Chief negotiators Michel Barnier and David Frost reconvened in Brussels on Sunday for “last roll of the dice” discussions to attempt to bridge “significant differences” remaining between the UK and EU on fisheries, governance and a level playing-field on standards.
They will report back to Mr Johnson and Commission president Ursula von der Leyen on Monday, before their second phone call in three days in which the two leaders will assess whether there is any point continuing efforts to break the deadlock before the no-deal deadline of 31 December, just 24 days away.
Cabinet minister George Eustice said the UK was willing to keep talking “until there’s no point doing so any further”, but admitted the process was in “a very difficult position” and was “probably in the final few days”.
Any deal would require the unanimous approval of the EU’s 27 national leaders, due to hold their final summit of 2020 by video conference on Thursday. If that deadline is missed, it is unclear whether sufficient time remains for ratification by the European Council and European Parliament.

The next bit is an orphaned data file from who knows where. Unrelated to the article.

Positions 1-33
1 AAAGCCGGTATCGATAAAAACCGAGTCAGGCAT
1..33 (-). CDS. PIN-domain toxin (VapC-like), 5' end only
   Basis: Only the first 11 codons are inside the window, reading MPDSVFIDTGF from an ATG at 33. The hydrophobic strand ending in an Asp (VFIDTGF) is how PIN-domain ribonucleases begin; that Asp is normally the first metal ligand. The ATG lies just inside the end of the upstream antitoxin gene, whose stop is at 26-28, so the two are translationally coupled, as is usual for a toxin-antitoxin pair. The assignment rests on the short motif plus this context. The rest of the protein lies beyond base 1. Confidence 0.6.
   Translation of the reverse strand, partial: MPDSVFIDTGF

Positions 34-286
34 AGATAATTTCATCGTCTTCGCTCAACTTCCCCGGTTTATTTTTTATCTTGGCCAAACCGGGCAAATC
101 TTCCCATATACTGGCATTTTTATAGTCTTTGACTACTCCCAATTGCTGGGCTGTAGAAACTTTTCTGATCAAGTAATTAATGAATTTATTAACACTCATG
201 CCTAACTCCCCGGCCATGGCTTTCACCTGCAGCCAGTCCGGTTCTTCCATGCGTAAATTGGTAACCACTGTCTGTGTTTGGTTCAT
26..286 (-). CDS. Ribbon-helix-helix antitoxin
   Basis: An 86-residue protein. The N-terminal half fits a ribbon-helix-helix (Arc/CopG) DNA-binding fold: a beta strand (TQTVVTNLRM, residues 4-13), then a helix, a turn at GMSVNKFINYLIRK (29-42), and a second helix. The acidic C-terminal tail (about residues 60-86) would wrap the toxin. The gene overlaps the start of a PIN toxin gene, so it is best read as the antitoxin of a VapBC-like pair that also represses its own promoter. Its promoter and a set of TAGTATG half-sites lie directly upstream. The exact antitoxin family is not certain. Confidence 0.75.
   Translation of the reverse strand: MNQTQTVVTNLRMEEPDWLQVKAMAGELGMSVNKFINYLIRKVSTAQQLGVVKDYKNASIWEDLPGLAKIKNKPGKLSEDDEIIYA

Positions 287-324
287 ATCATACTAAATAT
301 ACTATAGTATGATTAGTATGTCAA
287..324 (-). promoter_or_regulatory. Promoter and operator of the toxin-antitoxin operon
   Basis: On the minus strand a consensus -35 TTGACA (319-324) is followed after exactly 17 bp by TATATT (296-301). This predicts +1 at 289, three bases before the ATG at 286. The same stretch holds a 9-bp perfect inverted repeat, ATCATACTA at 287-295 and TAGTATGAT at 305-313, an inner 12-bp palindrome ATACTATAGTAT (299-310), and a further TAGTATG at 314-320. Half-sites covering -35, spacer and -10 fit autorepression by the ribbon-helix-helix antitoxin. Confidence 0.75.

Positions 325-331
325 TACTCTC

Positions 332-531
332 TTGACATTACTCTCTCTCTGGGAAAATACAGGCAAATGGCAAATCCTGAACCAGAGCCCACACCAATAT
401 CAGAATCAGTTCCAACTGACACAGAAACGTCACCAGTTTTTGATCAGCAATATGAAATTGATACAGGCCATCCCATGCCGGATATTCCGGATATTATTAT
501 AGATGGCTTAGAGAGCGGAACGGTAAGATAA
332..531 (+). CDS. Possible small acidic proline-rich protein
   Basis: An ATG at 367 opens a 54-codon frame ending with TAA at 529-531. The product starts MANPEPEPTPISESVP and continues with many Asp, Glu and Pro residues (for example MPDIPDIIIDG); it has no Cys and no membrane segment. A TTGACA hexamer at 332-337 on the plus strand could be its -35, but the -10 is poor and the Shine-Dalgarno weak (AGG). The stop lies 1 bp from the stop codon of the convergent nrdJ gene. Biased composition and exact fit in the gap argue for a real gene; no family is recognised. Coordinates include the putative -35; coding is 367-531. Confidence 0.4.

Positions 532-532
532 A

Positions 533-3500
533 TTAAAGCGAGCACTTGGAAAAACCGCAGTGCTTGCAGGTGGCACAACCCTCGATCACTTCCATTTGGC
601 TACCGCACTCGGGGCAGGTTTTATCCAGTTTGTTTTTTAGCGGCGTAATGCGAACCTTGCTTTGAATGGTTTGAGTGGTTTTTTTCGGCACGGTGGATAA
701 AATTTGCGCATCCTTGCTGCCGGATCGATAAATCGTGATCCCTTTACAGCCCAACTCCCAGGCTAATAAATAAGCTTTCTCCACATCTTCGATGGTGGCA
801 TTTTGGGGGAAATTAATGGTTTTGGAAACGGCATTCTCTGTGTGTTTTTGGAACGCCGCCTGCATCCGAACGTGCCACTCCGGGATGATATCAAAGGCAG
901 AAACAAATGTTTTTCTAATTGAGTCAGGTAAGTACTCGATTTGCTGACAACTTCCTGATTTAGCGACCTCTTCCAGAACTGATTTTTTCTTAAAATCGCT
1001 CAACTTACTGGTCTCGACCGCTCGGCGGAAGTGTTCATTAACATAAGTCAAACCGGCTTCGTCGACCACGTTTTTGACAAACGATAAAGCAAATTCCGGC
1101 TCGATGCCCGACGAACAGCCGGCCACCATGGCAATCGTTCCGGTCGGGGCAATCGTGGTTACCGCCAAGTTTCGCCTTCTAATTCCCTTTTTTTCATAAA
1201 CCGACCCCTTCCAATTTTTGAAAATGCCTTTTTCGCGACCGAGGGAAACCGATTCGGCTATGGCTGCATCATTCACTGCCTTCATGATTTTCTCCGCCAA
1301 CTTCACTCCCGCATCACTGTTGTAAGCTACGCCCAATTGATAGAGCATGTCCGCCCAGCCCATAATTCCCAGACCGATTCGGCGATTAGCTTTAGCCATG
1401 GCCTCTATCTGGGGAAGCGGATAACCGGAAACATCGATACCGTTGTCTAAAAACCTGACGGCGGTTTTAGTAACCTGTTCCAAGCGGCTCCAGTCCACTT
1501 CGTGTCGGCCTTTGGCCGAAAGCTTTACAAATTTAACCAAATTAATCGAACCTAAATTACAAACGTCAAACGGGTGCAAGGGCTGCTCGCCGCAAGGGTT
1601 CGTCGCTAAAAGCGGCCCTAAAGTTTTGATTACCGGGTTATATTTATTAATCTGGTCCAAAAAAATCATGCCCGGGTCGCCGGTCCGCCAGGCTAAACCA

Irish premier Micheál Martin said his “gut instinct” was that a deal was now a 50/50 possibility, but added: “I don’t think one can be overly-optimistic about a resolution emerging.” Talks could run right up to Thursday’s summit, he suggested.
Mr Eustice poured cold water on the prospect of an eleventh-hour concession from Mr Johnson, saying that the UK “cannot compromise” on key issues like sovereignty and control over its laws and its fishing waters.
And a close ally of French president Emmanuel Macron said that Paris will not “give in to time pressure” and accept a deal which harmed its interests.
Europe minister Clément Beaune said France was ready to see the UK given leeway for some divergence from the EU on social, environmental and health standards, but said “corrective measures” should be available if Britain went too far.
There were warnings of “catastrophic” consequences for farmers and transport disruption lasting for up to 12 months if no free trade agreement is in place by the end of 2020, with Conservative former cabinet minister Damian Green saying that food shortages were a possibility.